job boards

Why Online Job Boards Suck the Life Out of Your Job Search

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When I first meet with potential clients, one of the questions I ask is how they are currently finding jobs to which they’re applying. Almost everyone responds the same way: “Through online job boards like Indeed and ZipRecruiter.”

The next question I ask is, “How’s that working for you?”

Nine times out of ten, the answer is, “It’s not. That’s why I’m contacting you. I’m not seeing the results I’d hoped for. I feel like I’m wasting my time with those boards.”

My hope is to help you save some time in your own job search.

Why job boards suck

The biggest complaints I hear from potential clients about these catch-all job boards include:

  • “Some of the jobs seem fake or feel like a scam.”
  • “Many of the jobs are already filled by the time I come across them or apply to them.”
  • “I rarely hear anything back after I submit my résumé.”
  • “When I do get a response to my application, I discover the job isn’t really the way it was described in the ad.”
  • “My uploaded résumé only gets responses for jobs I don’t want.”
  • “If a job posting leads to an interview, I usually end up getting ghosted afterwards.”

Sound familiar? Dealing with these frustrations can suck the life out of an already not-so-fun job search.

What to do instead

Why waste your time on job boards that don’t deliver the results you want, especially if you can try other strategies that work better? Below are some suggestions to help you be more productive:

1. Save time by learning how to spot scammers. In a recent post, I outline seven ways to tell right from the start if you’re dealing with scammers posing as recruiters. Click here to learn more.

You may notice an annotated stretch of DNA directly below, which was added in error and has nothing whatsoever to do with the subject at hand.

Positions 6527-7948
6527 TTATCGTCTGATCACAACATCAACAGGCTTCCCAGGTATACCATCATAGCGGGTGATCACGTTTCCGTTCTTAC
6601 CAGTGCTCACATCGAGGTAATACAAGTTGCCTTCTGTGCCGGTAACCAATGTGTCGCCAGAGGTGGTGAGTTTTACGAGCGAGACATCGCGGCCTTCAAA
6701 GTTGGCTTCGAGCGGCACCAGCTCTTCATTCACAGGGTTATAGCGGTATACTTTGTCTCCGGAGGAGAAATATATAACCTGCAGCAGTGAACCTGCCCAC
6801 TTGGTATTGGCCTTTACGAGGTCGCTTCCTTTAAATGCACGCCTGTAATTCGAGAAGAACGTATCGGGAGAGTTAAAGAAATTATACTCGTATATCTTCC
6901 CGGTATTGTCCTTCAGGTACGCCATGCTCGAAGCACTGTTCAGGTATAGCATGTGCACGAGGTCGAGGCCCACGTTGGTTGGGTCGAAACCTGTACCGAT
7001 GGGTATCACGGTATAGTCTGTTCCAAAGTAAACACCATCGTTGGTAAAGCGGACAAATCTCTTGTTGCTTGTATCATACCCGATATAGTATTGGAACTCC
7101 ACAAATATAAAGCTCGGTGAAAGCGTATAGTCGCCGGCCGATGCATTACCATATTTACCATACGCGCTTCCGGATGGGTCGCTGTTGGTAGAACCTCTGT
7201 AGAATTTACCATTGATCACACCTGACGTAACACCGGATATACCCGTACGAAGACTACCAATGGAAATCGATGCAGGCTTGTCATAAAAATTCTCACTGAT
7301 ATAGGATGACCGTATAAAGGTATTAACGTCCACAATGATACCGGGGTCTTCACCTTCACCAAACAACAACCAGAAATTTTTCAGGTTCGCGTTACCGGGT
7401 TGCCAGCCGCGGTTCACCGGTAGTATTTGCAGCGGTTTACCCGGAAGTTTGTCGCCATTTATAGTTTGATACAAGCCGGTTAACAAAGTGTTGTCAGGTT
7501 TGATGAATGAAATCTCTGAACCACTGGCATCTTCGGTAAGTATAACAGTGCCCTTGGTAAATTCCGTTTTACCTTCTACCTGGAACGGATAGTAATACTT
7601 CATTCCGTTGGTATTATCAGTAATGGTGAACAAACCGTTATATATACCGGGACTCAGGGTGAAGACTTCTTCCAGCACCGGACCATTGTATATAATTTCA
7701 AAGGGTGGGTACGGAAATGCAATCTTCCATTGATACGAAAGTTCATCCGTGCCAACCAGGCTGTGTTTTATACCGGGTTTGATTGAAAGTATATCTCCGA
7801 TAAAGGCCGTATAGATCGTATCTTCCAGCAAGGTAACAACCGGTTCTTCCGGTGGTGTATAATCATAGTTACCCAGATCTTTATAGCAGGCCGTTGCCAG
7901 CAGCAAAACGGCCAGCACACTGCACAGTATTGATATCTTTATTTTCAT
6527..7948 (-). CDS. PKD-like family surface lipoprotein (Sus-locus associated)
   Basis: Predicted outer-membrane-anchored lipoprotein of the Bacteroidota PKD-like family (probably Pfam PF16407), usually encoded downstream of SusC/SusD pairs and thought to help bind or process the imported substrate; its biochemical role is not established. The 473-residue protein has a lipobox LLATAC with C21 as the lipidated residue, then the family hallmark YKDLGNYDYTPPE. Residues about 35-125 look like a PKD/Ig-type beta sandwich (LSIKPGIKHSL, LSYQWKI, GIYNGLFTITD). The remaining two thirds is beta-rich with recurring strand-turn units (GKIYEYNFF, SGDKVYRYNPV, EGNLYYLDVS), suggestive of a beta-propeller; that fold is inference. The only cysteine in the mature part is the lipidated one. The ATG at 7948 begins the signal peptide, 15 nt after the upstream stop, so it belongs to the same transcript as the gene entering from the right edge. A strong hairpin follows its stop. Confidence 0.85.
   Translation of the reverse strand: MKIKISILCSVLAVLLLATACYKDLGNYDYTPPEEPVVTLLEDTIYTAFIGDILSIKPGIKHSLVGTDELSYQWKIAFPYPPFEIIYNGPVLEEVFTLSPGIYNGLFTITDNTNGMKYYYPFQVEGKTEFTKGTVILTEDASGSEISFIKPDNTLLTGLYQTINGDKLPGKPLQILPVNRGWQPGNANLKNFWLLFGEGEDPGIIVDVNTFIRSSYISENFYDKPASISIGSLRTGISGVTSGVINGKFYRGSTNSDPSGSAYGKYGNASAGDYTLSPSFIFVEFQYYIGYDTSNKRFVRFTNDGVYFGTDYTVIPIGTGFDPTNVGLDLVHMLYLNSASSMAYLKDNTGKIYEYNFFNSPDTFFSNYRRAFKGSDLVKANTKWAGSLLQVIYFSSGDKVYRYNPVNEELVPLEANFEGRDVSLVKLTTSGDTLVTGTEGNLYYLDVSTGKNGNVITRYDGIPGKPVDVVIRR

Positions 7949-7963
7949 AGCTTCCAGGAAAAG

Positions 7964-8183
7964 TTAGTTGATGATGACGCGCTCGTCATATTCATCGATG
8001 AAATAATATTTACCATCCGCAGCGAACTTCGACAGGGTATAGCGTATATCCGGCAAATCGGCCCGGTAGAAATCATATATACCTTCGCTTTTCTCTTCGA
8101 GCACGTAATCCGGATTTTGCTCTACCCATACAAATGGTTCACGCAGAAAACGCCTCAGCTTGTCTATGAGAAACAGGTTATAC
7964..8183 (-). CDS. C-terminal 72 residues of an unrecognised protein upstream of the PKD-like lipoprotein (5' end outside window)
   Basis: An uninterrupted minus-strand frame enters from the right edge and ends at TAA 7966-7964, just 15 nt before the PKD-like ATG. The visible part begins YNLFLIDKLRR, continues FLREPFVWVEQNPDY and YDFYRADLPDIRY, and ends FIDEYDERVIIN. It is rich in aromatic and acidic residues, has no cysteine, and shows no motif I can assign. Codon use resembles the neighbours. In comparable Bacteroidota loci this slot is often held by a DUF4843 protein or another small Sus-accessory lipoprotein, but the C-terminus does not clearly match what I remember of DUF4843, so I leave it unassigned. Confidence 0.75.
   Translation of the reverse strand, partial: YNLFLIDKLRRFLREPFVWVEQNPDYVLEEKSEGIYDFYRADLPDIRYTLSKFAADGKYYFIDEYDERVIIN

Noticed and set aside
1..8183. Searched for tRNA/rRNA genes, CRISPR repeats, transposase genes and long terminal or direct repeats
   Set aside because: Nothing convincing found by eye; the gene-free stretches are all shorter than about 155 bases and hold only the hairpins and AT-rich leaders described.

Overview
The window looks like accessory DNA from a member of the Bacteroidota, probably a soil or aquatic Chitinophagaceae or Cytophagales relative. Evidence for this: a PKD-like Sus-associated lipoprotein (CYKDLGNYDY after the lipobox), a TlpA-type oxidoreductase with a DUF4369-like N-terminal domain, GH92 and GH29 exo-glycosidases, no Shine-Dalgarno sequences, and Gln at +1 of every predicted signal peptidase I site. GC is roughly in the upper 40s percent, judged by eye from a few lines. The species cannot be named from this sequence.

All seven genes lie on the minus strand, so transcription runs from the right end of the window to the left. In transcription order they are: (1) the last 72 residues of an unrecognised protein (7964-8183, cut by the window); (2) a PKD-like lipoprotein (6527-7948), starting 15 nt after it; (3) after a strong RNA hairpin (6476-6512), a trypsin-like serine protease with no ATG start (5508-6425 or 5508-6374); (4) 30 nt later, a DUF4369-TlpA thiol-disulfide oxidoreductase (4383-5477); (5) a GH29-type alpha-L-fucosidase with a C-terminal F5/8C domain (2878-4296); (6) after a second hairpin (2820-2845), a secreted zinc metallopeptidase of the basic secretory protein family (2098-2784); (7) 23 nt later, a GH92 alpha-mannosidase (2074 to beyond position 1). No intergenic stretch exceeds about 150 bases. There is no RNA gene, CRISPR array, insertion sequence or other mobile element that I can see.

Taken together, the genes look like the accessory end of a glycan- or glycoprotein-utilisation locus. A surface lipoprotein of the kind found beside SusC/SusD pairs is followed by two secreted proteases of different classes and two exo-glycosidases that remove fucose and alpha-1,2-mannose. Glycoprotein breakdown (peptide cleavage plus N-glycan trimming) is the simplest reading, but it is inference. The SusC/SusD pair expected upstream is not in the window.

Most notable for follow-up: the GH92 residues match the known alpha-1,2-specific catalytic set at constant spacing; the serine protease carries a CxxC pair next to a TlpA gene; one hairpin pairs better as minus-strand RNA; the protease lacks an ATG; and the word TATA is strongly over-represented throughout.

2. Use your time more wisely with more productive alternatives to job boards.

Alternatives to job boards

A few years ago, I wrote a post describing better alternatives to the common job boards that are overly saturated with other candidates and bogus job postings. Everyone flocks to these common boards, making it both difficult to stand out above the competition, and to find solid opportunities.

Sometimes it’s better to zig when everyone else is zagging. The strategies I shared a few years ago continue to be better than doing what everyone else is doing.

This doesn’t mean you completely stop using the general job boards. You’ll just find you need to use them less if you employ some of the alternatives I previously outlined.

These alternatives include:

  • professional association sites
  • company web sites
  • targeted groups on LinkedIn
  • job boards focused on a specific industry

In addition, I discuss in another previous post some alternatives to career fairs. These events and networking opportunities can also serve as good alternatives to online job boards, and include:

  • panel discussions on industry-related topics
  • company open houses
  • informational interviews
  • job shadowing opportunities

Don’t forget about networking!

Yes, I’m going to say it again. Networking is the number one way to find a job!

Why? Eighty percent of the current workforce found their job through networking. Since this is the case, doesn’t it make more sense to spend 80% of your job search networking, and 20% of it scouring online job boards, instead of the other way around?

For free resources on ways to network effectively, check out my blog posts on networking tips and etiquette.

For a deeper dive, I encourage you to take advantage of my online video course, The Secret to Successful Networking: How to Do It Naturally and Effectively. It’s only $87 and it includes numerous tips, strategies, handouts, and a downloadable e-book.

For more personalized assistance and attention, consider some one-on-one career coaching to help you discover any blind spots you may have in your job search or networking efforts. Click here to schedule a complimentary initial consultation with no obligation.

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